The Duterte administration’s borrowings increased by over ninefold in October due to Bangko Sentral ng Pilipinas’ (BSP) cash advance to the national government, data from the Bureau of the Treasury showed.
Gross borrowings of the national government in October this year increased by 1,244 percent to P663.17 billion from only P72.74 billion in the same month last year, the treasury reported.
Bulk of the fresh borrowings during the month was the P540 billion short-term loan secured by the government from the BSP to beef up the country’s war chest to fight the COVID-19 pandemic.
The zero interest central bank loan, which will be repaid on or before December 29 this year, is on to of the government’s regular sale of Treasury bills and bonds to domestic creditors.
In October, the Duterte administration sold P69 billion worth of long-dated IOUs, and P30 billion short-term debt papers.
The government also borrowed P24.17 billion from overseas during the month. Of that amount, program loans reached P19.7 billion, while project loans amounted to P4.21 billion.
Program and projects loans are types of concessional, or low-interest rate, financing secured by the Philippine government from its development partners like the World Bank, Asian Development Bank, among others.
The October borrowings brought the national government’s gross financing in the first 10-months of the year to P3.224 trillion, higher by 233 percent compared with P967.55 billion in the same period last year.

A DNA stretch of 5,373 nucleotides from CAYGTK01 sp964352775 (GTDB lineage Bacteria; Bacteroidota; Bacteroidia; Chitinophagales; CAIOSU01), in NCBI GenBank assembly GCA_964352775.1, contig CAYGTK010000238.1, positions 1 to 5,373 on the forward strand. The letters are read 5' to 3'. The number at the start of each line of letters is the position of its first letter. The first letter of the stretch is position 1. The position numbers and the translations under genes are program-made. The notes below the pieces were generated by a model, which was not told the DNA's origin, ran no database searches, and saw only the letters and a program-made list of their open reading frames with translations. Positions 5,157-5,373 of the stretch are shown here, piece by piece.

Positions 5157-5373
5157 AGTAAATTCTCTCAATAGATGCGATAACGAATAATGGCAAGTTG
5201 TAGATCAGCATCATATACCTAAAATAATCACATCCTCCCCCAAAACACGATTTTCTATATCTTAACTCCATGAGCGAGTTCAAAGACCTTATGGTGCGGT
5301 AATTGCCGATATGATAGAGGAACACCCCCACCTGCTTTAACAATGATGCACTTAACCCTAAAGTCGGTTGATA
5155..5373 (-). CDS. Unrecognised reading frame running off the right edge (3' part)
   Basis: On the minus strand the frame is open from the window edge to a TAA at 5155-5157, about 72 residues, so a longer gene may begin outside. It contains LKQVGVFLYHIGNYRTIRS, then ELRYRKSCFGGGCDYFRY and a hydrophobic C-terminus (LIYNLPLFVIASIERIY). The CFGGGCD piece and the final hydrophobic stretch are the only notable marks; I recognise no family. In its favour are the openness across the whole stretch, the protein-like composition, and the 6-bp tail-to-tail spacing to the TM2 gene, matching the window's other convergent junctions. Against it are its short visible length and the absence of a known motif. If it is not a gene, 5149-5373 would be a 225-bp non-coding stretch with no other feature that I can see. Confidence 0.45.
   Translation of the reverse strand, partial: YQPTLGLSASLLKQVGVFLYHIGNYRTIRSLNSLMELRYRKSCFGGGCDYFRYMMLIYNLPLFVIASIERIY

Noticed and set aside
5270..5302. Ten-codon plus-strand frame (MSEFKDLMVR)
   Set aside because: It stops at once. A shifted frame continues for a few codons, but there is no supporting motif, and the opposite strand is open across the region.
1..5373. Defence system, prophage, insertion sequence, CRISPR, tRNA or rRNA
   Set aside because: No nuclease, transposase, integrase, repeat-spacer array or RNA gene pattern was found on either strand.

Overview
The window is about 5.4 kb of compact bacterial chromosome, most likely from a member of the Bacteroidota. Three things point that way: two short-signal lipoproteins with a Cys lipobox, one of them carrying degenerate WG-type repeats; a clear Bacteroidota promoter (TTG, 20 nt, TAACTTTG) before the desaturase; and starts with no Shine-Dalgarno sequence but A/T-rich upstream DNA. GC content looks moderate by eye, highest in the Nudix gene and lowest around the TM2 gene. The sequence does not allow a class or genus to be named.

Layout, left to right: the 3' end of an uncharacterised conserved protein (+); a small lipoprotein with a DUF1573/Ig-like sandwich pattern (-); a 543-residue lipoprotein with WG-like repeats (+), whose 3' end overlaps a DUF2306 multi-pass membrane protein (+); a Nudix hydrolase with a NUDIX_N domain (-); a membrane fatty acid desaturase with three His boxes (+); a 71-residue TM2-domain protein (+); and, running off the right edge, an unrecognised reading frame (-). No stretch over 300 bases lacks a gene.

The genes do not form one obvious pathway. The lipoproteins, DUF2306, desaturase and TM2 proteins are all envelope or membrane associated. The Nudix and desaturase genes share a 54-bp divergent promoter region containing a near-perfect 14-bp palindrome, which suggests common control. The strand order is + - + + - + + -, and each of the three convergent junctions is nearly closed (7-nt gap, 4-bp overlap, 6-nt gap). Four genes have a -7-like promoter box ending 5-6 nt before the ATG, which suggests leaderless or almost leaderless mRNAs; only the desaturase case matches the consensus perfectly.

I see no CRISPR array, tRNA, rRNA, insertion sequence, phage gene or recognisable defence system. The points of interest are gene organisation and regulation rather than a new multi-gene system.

Total domestic borrowings at end-October jumped by 293 percent to P2.649 trillion from P673.8 billion in the same period a year ago, while foreign financing reached P574.43 billion, also higher by 95 percent compared with P293.75 billion last year.
In 2020, President Duterte plans to borrow a record P3 trillion from domestic and external sources, an amount higher by 195-percent compared with P1.01 trillion last year.
National Treasurer Rosalia de Leon said the P3.2 trillion gross borrowings at end-October do not represent the whole-picture of the government’s total financing for 2020 as it also includes those rolled-over debt instruments and BSP loans, which were scheduled to be repaid within this year.
As of October, the government’s fresh debt is around P2.5 trillion to P2.7 trillion, still below the P3 billion borrowing ceiling, de Leon said.
Amid unprecedented borrowing spree of the government for its COVID-19 response, Finance Secretary Carlos G. Dominguez III already indicated that the Duterte administration would not need to further raise its financing program for the year.
As of September 2020, the national government’s outstanding debt stood at P9.368 trillion, higher by 18.5 percent than P7.907 trillion in the previous year.
The government needed to borrow to bridge its widening budget deficit in 2020 due to dwindling revenues brought about by the economic downturn.
The Philippines is in recession this year after its economy slid by 11.5 in the third quarter, 16.9 percent in the second quarter, and 0.7 percent in the first.
In the first three-quarters of the year, the country’s gross domestic product contracted by 10 percent.